One of the Gandhi 3.0 volunteers smiled, waved and welcomed me like a best friend. His face glowed with delight as he looked at me.
I was happy to see him too, although I was a little nervous because I couldn’t remember his name. I smiled back, waved, and then clenched my jaw and muttered like a ventriloquist to Jerry, or Mandy, or Khush, “What’s that guy’s name again?”
“Kishan,” one of them would stage-whisper.
I’d say to myself, “Okay, remember it Bonnie, KISHAN. It’s like ‘cushion with a key’ – Key-shan, KISHAN.
Eventually I got it.
The thing about Kishan, was that even as I was struggling to learn his name, he knew my dog’s name. Seriously. Granted her name is Saraswati, a Hindu Goddess. Granted I showed him a memorable picture of my dog dressed up as a nun. But not only did Kishan know my dog’s name, he celebrated it.
In our wanderings through Ahmedabad, occasionally we would encounter an image of Saraswati, the goddess. Kishan would point and say “Saraswati!” like he had discovered gold. Then he’d ask me to pose for a picture.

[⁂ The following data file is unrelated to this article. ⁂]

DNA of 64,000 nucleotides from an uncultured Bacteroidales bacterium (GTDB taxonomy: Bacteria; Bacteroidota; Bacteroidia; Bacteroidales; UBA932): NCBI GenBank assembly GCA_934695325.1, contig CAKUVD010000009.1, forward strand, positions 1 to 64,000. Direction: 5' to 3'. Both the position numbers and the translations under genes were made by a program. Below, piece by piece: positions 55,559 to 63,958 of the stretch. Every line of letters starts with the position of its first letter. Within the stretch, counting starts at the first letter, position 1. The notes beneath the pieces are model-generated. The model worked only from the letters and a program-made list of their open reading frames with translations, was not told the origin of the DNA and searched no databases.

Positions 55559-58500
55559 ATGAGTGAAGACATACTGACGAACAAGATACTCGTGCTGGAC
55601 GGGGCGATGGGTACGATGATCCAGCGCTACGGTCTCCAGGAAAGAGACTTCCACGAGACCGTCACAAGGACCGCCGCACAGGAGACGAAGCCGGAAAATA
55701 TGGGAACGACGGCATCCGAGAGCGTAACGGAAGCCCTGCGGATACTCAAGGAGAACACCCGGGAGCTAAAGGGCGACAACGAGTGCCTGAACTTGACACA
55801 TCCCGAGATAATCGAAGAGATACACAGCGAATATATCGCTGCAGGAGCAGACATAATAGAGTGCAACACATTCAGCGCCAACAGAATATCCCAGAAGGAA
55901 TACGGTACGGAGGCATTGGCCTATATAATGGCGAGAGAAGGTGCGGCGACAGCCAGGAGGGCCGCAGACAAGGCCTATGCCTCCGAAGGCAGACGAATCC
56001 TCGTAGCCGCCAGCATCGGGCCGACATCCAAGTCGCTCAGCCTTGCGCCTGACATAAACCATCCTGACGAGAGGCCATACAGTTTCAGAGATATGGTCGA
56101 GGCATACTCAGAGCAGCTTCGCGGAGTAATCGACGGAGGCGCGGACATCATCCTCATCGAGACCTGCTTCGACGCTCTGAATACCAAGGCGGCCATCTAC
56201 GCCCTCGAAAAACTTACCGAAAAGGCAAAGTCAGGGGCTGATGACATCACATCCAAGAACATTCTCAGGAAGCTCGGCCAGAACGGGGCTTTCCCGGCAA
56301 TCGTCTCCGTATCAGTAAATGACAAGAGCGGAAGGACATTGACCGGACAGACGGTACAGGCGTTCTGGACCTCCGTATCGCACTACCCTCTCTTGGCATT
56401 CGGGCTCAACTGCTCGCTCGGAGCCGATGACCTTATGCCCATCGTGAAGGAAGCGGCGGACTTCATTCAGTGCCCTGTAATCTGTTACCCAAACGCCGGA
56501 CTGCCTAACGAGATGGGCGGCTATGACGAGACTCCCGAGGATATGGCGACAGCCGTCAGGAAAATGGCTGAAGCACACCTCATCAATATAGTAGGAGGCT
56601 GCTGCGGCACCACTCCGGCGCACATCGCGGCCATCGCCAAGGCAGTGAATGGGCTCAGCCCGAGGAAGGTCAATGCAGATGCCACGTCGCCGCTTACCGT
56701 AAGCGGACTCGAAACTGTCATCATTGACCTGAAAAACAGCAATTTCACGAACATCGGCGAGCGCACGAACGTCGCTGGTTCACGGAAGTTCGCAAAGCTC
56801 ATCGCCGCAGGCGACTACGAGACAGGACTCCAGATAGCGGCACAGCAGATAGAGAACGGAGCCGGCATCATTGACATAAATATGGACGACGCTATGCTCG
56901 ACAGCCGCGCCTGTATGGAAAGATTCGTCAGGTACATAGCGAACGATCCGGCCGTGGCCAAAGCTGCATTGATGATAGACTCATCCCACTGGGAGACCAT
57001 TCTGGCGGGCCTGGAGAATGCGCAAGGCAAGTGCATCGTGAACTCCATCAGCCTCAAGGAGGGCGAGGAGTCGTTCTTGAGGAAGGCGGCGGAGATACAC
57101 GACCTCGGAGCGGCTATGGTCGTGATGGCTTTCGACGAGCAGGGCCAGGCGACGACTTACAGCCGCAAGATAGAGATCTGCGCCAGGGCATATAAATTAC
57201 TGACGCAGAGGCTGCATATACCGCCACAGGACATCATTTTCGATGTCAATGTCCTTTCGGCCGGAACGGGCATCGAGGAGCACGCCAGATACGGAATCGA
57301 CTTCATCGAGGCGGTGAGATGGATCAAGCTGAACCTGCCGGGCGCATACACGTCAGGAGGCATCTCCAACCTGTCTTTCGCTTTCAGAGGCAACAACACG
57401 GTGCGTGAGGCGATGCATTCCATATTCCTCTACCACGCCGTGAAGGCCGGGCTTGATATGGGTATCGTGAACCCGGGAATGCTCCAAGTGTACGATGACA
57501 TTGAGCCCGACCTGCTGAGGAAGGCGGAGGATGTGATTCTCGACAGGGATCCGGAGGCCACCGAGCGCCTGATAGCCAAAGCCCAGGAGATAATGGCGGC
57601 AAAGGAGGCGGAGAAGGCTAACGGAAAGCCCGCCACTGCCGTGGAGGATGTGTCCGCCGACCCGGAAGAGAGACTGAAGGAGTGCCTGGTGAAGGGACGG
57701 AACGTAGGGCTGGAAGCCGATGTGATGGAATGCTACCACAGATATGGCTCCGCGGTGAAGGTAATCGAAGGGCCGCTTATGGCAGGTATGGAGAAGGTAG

I delight in my dogs. My delight became his delight. His delight became mine as I wondered “Who is this magical person who bellows ‘Saraswati’ just to make me smile?” Feeling seen and heard, my delight became a circle of delight.
Our last evening in India, we had a community night. We opened the retreat to friends and family. Kishan showed up with his wife and child.
I saw the truth, as I realized: This man has devoted himself to knowing me, to serving me. I could barely even learn his name. Now I see clearly. He has a full life of his own. He has joys, sorrows, hopes, and plans. He has a family that depends on him. Yet he offered weeks of his time to show up in precious delight. He stood behind a camera and took a thousand pictures of us. He selflessly celebrated our dogs’ names, the details of our lives, without regard for his own need to be seen and heard. This is priceless. This is who I want to be.
I hope I can repay the debt of delight I owe to Kishan by paying it forward, through devotion or attention or delight in others.
I think of Kishan almost every day when I hike in the mountains of Ojai. My dog runs after a rabbit and I bellow “Saraswati!” Sometimes, I add a prayer of gratitude by whispering “Kishanji! – I know your name now. I see you and I hear you. Thank you for delighting me with your delight.” And so it is.
What would it be like to spend a day, a week, or a lifetime delighting in the delights of others?